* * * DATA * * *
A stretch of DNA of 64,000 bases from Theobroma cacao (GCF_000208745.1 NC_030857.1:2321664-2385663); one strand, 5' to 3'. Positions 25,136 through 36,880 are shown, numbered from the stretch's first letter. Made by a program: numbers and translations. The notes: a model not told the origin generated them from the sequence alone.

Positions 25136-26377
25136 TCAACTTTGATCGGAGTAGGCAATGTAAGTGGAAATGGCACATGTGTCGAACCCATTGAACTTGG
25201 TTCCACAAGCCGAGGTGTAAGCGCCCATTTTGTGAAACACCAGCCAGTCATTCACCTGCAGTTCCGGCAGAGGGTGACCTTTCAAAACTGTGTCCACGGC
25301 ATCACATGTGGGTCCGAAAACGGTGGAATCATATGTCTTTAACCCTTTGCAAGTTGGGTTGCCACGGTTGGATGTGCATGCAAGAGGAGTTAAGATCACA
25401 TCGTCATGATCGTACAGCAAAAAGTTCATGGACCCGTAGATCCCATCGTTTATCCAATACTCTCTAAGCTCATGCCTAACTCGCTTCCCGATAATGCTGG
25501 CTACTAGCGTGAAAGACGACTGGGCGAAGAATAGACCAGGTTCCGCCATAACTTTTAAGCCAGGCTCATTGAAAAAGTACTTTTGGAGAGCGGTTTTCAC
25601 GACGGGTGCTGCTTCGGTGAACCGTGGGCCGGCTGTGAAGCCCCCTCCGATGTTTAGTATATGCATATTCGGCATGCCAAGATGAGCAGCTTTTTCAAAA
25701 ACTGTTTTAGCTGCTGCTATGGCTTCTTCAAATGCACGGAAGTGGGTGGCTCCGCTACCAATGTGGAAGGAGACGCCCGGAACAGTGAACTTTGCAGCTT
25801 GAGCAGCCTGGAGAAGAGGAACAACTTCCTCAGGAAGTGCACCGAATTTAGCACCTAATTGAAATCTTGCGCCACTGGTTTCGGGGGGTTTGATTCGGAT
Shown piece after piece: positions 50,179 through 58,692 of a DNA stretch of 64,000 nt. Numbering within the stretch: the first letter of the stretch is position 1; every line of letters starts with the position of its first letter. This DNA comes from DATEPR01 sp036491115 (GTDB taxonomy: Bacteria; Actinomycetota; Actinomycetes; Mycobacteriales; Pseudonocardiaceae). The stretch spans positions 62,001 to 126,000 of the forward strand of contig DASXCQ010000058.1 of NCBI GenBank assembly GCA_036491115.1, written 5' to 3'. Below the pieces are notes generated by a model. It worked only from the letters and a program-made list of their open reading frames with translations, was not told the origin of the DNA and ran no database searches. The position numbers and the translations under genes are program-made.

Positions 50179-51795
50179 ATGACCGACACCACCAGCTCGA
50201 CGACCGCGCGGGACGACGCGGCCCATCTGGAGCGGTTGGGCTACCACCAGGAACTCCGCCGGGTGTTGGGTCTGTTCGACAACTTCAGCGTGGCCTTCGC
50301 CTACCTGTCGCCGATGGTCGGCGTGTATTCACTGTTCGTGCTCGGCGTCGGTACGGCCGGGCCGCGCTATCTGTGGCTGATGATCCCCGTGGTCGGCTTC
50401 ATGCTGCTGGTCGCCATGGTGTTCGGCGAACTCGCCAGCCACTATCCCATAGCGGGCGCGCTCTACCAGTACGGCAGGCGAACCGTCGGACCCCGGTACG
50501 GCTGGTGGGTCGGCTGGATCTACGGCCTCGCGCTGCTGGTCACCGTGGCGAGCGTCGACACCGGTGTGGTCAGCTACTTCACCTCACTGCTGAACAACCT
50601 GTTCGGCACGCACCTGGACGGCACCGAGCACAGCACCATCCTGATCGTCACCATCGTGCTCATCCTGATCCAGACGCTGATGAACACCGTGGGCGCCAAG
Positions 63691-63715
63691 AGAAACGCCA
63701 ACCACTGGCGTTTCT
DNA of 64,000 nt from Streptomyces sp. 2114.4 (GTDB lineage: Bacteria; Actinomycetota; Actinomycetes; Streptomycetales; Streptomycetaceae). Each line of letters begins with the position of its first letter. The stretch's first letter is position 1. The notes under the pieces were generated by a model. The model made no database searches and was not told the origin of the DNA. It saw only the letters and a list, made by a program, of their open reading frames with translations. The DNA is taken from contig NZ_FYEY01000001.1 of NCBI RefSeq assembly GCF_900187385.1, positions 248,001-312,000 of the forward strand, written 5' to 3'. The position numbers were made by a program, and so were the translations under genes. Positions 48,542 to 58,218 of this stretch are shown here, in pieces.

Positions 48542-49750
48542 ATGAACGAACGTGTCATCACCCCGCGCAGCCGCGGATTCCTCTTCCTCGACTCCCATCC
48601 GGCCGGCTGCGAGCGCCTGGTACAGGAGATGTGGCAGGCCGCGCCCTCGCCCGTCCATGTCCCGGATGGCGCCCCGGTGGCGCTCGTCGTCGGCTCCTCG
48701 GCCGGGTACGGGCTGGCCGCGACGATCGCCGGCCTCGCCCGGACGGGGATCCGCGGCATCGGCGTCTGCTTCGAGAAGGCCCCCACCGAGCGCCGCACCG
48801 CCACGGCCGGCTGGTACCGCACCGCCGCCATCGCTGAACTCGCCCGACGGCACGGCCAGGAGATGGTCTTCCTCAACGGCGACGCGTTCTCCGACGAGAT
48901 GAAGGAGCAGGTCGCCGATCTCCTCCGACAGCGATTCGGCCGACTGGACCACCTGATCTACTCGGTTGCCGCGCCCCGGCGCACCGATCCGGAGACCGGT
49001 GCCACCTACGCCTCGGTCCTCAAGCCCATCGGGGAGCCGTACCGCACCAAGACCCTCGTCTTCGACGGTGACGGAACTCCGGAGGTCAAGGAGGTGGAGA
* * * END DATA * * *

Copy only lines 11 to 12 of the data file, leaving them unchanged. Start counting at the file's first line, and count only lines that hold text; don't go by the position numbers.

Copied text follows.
Shown piece after piece: positions 50,179 through 58,692 of a DNA stretch of 64,000 nt. Numbering within the stretch: the first letter of the stretch is position 1; every line of letters starts with the position of its first letter. This DNA comes from DATEPR01 sp036491115 (GTDB taxonomy: Bacteria; Actinomycetota; Actinomycetes; Mycobacteriales; Pseudonocardiaceae). The stretch spans positions 62,001 to 126,000 of the forward strand of contig DASXCQ010000058.1 of NCBI GenBank assembly GCA_036491115.1, written 5' to 3'. Below the pieces are notes generated by a model. It worked only from the letters and a program-made list of their open reading frames with translations, was not told the origin of the DNA and ran no database searches. The position numbers and the translations under genes are program-made.

Positions 50179-51795